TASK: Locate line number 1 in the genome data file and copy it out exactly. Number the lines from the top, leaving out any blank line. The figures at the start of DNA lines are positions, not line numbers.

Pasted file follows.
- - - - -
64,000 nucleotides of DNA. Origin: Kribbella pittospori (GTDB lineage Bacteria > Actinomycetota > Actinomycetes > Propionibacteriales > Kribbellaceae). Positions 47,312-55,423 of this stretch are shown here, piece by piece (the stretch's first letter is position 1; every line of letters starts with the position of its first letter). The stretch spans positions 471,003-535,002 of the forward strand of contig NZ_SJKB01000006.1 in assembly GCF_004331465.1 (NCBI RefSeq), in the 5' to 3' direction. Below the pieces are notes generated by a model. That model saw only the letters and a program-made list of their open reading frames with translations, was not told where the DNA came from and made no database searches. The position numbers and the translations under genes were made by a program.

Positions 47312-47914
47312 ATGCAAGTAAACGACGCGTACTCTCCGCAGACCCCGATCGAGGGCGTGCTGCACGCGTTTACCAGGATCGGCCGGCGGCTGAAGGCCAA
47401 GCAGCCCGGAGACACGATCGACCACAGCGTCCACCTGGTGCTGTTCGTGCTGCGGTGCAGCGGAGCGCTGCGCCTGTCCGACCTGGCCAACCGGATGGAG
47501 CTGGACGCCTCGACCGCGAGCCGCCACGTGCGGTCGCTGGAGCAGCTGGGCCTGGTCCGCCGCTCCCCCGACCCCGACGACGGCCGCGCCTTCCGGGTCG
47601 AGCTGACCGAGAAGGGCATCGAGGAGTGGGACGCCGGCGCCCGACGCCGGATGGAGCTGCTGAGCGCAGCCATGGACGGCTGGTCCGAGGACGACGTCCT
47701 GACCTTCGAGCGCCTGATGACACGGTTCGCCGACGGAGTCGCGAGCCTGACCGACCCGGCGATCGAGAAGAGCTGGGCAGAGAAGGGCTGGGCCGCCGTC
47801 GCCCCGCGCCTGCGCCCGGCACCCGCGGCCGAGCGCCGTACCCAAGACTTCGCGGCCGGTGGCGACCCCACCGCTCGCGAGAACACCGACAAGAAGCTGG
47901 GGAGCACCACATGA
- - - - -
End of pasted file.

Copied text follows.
64,000 nucleotides of DNA. Origin: Kribbella pittospori (GTDB lineage Bacteria > Actinomycetota > Actinomycetes > Propionibacteriales > Kribbellaceae). Positions 47,312-55,423 of this stretch are shown here, piece by piece (the stretch's first letter is position 1; every line of letters starts with the position of its first letter). The stretch spans positions 471,003-535,002 of the forward strand of contig NZ_SJKB01000006.1 in assembly GCF_004331465.1 (NCBI RefSeq), in the 5' to 3' direction. Below the pieces are notes generated by a model. That model saw only the letters and a program-made list of their open reading frames with translations, was not told where the DNA came from and made no database searches. The position numbers and the translations under genes were made by a program.